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on 18 August 2017
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on 5 November 2013
Another strong, unsung heroine from history. I didn't know anything about Emma prior to reading this. Really enjoyed learning about her.
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on 9 September 2015
Great book covering a period in history I didn't get an opportunity to study in school
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on 23 July 2010
Where I grew up, there are many runic stones from the 11th century that commemorates husbands, fathers, brothers and friends who died eastwards (Russia, Byzantium) or westwards (England, Scotland). Some of the westward ones probably went with Knut or one of the Olafs. I had heard of Emma as Knut's queen and seen her grave in Winchester. Not until I read this book did I realise she was a Norman that married an Anglo-Saxon King first.

Considering the scarcity of the records O'Brian has made a fantastic job of putting together the story of this politically active woman. And she tells the story in a very readable way. Sometimes she makes educated guesses and sometimes she fleshes out the story without evidence, but this is permissible as it is clear from the notes where she takes these liberties. Sometimes we even get glimpses of Emma the woman, not only Emma the queen.

In addition to Emma's life, O'Brian gives us her historic surroundings and thus the history of England at that time, with glimpses of Norman and Scandinavian events. Several other main players in English-Danish-Norman policies are also interestingly described. It seems it was possible for powerful men to change sides almost any number of times. O'Brian does not comment on the fact that in Scandinavia kings were chosen, not born. Could this explain why so many thought they were the right successors to Knut?

That a woman could be powerful in those days does not surprise me at all, at least not a Norman woman. Of course she could! Who else but the wife was taking care of the Scandinavian home while the husband played Viking in York or Constantinople?

One thing I do not understand after reading the book, though. Why did not Emma become a Saint? She generously supported the church and for many royals that was enough. And if Olaf Haraldson (he who fell London Bridge and was an orthodox monk in Kiev) could become a catholic saint, anyone could!
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#1 HALL OF FAMETOP 100 REVIEWERon 4 August 2014
England at the start of the previous millennium was already an unstable place, made worse by the incompetent King AEthelred. His first wife had produced ten children by him including six sons, but he eventually re-married, this time to Emma of Normandy, who as the book makes clear, was a close relative of William the Conqueror.

The book tells us a lot about events in England between Emma's arrival in England and her death about fifty years later, plus some stuff about events between her death and the Norman conquest. Although this latter period is covered in more detail elsewhere, it made sense for the author to give the basics. Tracy Borman's book Matilda: Queen of the Conqueror is just one of many other sources for such information.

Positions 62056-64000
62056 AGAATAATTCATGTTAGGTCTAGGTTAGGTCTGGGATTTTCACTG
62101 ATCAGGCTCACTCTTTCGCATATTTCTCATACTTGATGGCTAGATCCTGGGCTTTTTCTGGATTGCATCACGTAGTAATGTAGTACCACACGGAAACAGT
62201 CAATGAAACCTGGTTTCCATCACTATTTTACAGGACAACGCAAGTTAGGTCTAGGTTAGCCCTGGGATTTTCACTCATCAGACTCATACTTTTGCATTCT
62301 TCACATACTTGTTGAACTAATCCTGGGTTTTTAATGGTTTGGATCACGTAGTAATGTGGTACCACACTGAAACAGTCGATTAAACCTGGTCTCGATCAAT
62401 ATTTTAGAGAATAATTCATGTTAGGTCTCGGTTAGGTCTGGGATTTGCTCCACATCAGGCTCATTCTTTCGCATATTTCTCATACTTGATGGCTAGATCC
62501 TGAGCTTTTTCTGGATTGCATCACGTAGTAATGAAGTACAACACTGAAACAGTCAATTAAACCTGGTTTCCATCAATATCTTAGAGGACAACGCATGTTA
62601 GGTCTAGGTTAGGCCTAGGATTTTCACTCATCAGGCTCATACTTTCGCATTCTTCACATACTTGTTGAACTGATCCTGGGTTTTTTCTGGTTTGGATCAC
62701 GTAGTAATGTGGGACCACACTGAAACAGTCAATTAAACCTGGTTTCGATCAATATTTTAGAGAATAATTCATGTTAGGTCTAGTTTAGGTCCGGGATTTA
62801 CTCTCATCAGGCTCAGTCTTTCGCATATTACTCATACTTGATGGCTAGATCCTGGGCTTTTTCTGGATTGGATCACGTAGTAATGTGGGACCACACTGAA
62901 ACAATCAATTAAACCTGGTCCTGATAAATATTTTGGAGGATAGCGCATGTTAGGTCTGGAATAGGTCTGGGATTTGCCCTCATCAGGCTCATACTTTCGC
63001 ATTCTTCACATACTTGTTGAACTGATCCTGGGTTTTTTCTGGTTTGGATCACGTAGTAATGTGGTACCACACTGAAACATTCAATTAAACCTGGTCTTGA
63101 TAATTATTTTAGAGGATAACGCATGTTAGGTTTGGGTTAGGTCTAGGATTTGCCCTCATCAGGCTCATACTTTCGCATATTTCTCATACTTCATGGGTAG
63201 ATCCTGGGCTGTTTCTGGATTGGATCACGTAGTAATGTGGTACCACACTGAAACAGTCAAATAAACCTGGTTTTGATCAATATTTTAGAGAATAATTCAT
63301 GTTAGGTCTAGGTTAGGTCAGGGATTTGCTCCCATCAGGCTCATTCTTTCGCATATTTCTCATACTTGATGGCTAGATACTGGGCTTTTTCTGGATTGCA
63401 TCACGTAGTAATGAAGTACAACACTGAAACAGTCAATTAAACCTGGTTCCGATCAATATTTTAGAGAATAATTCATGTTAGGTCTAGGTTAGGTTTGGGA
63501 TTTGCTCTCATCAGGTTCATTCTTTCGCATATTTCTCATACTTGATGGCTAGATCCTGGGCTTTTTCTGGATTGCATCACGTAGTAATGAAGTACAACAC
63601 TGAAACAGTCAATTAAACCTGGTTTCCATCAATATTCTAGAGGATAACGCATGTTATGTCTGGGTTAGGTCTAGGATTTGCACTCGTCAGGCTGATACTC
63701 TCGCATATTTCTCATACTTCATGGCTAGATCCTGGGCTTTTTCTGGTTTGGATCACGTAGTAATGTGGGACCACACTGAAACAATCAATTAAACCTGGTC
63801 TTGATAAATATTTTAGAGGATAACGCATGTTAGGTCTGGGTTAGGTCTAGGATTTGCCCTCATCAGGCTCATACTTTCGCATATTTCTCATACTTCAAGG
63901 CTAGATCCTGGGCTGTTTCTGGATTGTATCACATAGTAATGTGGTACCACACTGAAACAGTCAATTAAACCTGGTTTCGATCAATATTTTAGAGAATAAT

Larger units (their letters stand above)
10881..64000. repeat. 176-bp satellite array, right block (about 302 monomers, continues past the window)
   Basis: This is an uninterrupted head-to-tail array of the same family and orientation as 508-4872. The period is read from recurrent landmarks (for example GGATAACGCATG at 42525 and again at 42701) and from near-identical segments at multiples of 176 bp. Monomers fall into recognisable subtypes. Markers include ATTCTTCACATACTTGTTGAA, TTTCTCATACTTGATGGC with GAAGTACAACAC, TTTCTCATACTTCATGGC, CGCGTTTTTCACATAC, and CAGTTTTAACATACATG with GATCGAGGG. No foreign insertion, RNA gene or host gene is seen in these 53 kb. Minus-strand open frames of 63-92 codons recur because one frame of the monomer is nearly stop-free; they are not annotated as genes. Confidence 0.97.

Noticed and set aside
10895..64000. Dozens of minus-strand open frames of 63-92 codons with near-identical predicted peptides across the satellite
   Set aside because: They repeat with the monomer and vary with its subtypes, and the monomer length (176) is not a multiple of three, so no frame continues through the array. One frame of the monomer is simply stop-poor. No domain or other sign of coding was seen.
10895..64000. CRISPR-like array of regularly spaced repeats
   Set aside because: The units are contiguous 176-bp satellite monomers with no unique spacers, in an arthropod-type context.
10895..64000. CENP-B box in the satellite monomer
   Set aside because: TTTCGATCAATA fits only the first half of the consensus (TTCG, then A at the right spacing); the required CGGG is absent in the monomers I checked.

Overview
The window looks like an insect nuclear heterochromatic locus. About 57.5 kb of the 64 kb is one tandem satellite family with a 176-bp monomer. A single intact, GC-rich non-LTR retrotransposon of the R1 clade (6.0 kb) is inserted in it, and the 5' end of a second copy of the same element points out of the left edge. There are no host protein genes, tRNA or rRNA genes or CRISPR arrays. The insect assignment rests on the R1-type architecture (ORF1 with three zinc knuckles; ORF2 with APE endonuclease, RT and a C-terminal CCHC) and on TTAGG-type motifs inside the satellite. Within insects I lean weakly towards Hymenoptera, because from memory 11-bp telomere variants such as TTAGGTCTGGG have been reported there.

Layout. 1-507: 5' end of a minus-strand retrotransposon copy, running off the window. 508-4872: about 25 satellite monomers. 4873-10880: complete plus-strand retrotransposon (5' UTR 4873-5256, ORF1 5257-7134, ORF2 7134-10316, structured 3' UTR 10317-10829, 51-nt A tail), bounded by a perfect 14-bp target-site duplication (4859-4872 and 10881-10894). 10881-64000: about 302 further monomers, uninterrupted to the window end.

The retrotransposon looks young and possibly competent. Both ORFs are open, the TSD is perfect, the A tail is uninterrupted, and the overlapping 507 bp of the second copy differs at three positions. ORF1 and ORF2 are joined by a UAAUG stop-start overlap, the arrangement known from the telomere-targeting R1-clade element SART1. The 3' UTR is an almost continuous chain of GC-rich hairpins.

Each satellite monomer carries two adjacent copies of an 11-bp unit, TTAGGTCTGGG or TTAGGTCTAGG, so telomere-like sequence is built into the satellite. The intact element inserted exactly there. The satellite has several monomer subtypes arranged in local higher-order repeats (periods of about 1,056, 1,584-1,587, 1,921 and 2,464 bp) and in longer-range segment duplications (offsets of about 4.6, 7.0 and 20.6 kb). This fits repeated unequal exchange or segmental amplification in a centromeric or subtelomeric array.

Emma is sometimes portrayed as a generous woman, but always in the context that her generosity might be reciprocated in some other way. However, none of the characters emerge with any real credit. One almost wonders if William was being kind to England by conquering the country.

As I've said elsewhere, I only started looking into what ancient royals got up to when I learned that I carry a few drops of their blood, albeit my most recent ancestor among them died several hundred years ago. Emma's link is even more tenuous than most of them, as only one of her five known children produced an enduring line of descent, but if my information is correct, she is my ancestor. I have to say that on the basis of this book, I can't be proud of that fact, nor of the fact that some of the other people mentioned in the book are also allegedly my ancestors. They seem to have been a fairly disreputable bunch, including King Cnut, who is not the ancestor of anybody alive today as his own children, including those he had with Emma, all died childless.
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on 25 October 2010
If you want to access a fascinating area of history with not much previous knowledge of the topic, then this is the book for you. It is well written and engaging, and overall provides an excellent narrative of the period c. 980-1066.

HOWEVER, if you are looking for a bit more serious historical research then this can only be a starting point for these reasons;

1. The focus on Emma is lost until the final 3 or 4 chapters. Up until then, she plays a mostly supporting role. As such, this reads more like a general history of the period. If that's what you're looking for then there are better alternatives (Rex, Barlow etc. on Edward the Confessor).

2. The title suggests that Emma 'shaped' the events of 1066. This is utter rubbish, and is a massive exaggeration of her role. This tenuous link is really only explained in the final pages of the book, the reason being that she is William the Conqueror's aunt. This is used to incorrectly demonstrate that his claim exceeded any other solely by virtue of this blood relation. Unfortunately this is a massively understated argument in the text, and is therefore surprising to find it as the subtitle. Unquestionably she influenced the environment of pre-Norman England, but she certainly did not pave the way for a Norman invasion as is suggested by O'Brien.